Gynecomastia is a benign enlargement of the male breast due to a physiological or pathological factor that interferes with the balance between estrogens and androgens in the serum. Gynecomastia itself requires no treatment unless the persistent enlargement of the male breast is a source of embarrassment and/or distress for the adolescent or adult man. The indications for the surgical treatment of gynecomastia are founded on two main objectives: (1) the restoration of male chest shape and (2) diagnostic evaluation of suspected breast lesions. The diagnostic evaluation begins with an adequate history and a thorough breast examination helped by laboratory tests and instrumental research. Several approaches for surgical treatment have been described in the literature. Some problems arise in patients who have significant enlargement and ptosis of the breast that will require skin reduction and in some patients requiring nipple-areola complex reduction. The authors believe that the complete circumareolar technique with purse-string suture creates the best aesthetic results, with fewer complications, in patients with moderate and severe ptotic glandular breast enlargements that have skin redundancy combined with areolar enlargement. From 1995 through 1999, a total of 10 male patients with moderate to severe gynecomastia were treated surgically using a complete circumareolar approach. All patients achieved a good aesthetic contour of the chest. Only two patients required a revision of the circumareolar scar to correct postoperative enlargement. (Plast. Reconstr. Surg. 107: 948, 2001.)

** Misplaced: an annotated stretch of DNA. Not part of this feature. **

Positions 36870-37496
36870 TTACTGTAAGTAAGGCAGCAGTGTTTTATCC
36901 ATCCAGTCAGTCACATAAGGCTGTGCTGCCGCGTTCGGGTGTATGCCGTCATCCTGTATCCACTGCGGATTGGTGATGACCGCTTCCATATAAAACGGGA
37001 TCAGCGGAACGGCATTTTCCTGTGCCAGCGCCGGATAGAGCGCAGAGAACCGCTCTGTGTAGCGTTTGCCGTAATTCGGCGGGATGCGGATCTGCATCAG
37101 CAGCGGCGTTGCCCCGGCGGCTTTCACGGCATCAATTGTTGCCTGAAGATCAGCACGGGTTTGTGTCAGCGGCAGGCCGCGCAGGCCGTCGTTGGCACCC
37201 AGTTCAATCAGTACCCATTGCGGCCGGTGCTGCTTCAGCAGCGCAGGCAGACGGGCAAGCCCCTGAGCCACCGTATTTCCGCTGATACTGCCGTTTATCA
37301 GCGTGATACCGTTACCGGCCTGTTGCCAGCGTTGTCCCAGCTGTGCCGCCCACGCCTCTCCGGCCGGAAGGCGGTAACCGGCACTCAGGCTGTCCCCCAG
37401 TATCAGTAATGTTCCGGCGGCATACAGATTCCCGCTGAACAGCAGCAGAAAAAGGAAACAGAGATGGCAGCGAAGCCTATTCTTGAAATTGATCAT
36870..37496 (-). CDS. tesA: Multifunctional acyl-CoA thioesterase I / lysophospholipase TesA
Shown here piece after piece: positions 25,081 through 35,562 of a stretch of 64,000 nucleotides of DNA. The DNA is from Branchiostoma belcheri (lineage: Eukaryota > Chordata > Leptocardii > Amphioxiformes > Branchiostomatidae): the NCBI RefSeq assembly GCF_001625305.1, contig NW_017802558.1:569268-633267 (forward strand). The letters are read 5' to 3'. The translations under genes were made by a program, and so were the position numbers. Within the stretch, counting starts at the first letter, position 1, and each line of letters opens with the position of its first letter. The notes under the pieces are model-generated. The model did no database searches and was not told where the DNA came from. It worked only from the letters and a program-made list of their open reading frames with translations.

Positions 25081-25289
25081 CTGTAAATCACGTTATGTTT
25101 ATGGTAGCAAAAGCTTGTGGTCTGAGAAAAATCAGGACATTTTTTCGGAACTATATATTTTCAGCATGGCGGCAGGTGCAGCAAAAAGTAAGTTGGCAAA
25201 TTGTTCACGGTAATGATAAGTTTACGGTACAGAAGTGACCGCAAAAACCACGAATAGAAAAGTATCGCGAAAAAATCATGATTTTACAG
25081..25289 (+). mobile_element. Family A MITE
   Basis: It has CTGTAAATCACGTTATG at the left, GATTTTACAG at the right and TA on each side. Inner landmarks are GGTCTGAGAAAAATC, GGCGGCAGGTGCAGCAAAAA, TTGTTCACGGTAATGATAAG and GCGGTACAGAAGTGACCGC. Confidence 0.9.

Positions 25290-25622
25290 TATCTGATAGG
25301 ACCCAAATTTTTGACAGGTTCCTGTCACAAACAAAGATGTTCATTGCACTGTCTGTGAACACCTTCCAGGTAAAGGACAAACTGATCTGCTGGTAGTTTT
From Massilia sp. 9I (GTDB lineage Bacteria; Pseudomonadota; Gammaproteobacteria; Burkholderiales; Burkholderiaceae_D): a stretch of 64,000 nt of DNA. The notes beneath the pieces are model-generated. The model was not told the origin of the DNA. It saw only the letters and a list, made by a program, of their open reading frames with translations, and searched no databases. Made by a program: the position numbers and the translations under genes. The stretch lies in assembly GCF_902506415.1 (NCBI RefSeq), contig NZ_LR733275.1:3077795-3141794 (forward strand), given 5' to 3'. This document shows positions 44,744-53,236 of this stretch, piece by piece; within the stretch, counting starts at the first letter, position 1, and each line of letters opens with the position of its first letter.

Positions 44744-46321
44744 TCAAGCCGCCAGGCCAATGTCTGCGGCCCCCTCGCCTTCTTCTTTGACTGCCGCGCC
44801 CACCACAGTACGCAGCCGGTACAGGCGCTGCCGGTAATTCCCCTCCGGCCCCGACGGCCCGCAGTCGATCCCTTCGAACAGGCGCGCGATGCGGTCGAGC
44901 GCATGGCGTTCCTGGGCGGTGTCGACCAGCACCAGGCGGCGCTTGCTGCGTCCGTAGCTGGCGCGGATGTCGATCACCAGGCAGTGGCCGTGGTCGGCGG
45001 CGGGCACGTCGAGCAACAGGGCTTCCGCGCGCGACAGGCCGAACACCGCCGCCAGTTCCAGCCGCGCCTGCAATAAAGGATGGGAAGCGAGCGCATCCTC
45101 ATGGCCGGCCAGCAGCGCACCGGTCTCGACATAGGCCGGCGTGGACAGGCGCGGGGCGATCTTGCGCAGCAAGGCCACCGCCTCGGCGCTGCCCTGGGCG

From the Department of Plastic and Reconstructive Surgery at Libera Università-Campus Bio-Medico. Received for publication January 26, 2000; revised June 12, 2000.
Paolo Persichetti, M.D., Ph.D. Via A. Bertoloni, 19 00197 Rome, Italypersichetti@mclink.it
©2001American Society of Plastic Surgeons